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Embodying Equity: Disability Justice Within the Church

Disability is a theological topic, because people of every kind of ability are created in God’s Image; moreover, through both our limitations and our gifts, people with disabilities indicate the uniqueness and breadth of God’s Image. Disability is a political issue too, because people with disabilities long for equity—freedom and human flourishing—for people of all body types. In this short post, I’m going to do two things. First, I’m going to briefly define disability, ableism, accessibility, and justice. Second, I’m going to use those definitions to illustrate how Christians of all body types can embody equity, and form community, in our varied contexts.

First, what’s disability? Many scholars of disability observe that disability is both an embodied difference, and a practical limitation that affects people’s physiological or social activities. For multiple reasons, some people can’t engage in certain activities or perform specific actions that most people would consider “normal” (e.g., Yong 2007; Black 1996). Plus, disabilities come in different kinds. They can be physical, like cerebral palsy, or intellectual, as with the autism spectrum. Similarly, mood disorders such as anxiety and depression can be called emotional disabilities (e.g., Swinton 2000). Moreover, disability is a political issue, partly because many industrial societies are complicit in ableism, discrimination against and oppression of people with disabilities by those of able body. Ableism can hinder many from belonging.

The Hebrew and Christian scriptures illustrate some ways that people can give each other access.

For Christians, and others, with disabilities, achieving true equity and truly flourishing in our different bodies begins with the provision of accessibility, the entry-way to God’s dignity and joy. The Hebrew and Christian scriptures illustrate some ways that people can give each other access. For instance, God pairs Moses, who may have had a speech difference, with his brother Aaron when they freed the Israelites from Egyptian rule (Exodus 4:10ff). Similarly, King David gives Mephibosheth, his friend Jonathan’s son, a seat at his table, although Mephibosheth experiences paraplegia that would surely limit his usefulness to a warlike king like David (2 Sam. 9). Most significantly, Jesus, David’s descendant, welcomes and embraces  people with disabilities! For instance, in his ministry, he heals and befriends men who are blind (John 9; Mark 10:46-52), and a woman who lives with internal bleeding (Mark 5:25-34). These varied scriptural examples of hospitality demonstrate accessibility very clearly.

All of these definitions raise the question of how we might define justice. One can define justice as sharing power, or—to use a term favoured by activists—“solidarity.” For instance, Gustavo Gutierrez, the father of Latin American liberation theologies, calls justice a conversion to the “sacrament of the neighbour.” Simply put, justice means acting in accordance with the needs of people who are oppressed—including believers with disabilities!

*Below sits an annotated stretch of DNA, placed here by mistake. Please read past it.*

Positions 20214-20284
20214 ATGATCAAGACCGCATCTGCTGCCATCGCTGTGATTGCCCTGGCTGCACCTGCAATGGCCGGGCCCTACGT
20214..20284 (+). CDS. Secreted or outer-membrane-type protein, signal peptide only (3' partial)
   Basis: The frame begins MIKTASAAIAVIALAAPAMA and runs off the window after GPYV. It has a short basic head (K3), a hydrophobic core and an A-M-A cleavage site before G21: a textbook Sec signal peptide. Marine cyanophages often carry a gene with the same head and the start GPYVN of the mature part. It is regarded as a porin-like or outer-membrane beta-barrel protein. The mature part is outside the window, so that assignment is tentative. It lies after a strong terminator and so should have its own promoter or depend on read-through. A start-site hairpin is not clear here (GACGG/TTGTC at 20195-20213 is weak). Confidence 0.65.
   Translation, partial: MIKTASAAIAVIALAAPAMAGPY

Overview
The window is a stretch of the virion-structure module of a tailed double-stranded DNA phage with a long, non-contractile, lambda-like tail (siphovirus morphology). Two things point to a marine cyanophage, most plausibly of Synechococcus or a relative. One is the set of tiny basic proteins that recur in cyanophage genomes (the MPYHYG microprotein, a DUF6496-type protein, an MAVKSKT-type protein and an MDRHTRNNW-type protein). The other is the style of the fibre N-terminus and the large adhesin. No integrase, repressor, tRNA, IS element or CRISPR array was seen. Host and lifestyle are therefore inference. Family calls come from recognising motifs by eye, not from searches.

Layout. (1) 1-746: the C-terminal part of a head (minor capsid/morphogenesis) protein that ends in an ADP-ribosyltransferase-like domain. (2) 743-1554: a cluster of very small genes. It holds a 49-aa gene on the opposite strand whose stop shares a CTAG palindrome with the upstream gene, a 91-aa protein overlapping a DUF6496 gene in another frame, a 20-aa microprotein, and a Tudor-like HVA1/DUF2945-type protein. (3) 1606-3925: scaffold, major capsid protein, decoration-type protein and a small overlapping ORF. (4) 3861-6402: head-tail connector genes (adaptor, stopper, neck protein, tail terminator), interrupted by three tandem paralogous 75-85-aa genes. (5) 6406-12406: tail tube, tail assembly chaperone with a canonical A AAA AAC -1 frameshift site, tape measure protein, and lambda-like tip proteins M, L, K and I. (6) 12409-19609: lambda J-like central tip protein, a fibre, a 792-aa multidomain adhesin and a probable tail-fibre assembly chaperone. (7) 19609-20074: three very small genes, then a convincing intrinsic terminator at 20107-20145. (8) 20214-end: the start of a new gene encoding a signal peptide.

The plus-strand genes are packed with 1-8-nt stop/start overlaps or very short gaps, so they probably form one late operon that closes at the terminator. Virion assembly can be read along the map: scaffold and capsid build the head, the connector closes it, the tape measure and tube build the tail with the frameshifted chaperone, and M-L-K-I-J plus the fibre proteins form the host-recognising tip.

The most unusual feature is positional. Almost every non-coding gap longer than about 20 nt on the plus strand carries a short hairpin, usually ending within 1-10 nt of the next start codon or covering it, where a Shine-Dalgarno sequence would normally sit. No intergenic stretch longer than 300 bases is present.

Like other Christians with disabilities, I yearn and ache for true justice.

All of these definitions are relevant to me. In my first paragraph, I wrote “we” and “our,” because I’m a person with disabilities. I have spastic cerebral palsy, which—to oversimplify—is a neurological condition that influences one’s motor control. Because of cerebral palsy, or “CP” for short, I live with both physical and intellectual disabilities that impact everything that I do. Like other Christians with disabilities, I yearn and ache for true justice.

Second, in light of all this, how can Christians offer each other access? How can believers of able body and believers with disabilities fulsomely embody equity, and really live out justice? I can think of several strategies for the creation of justice for worshippers with disabilities. Most significantly: make the effort to befriend people with disabilities in your churches. We want to belong and serve in the Church, just like people of able body! Other practical ideas for creating equity include: use diverse forms of media in worship (for instance, videos, captions, dance, pictures), print documents in bright, contrasting colours, and write sermons to which people with intellectual and learning disabilities can relate. Moreover, offer audio support, like FM systems or ASL interpretation, in your churches, put up bright, clear signage to mark different areas in your church, and tell newcomers where the accessible parking and bathrooms are. All these ideas, and more, can help churches to be hospitable, so that they can both embody equity, and help people with disabilities to form healthy church communities.

CRC's Disability Concerns ministry has many resources and volunteers to help churches do the kinds of things Mike talks about in his blog!  Connect with them today.

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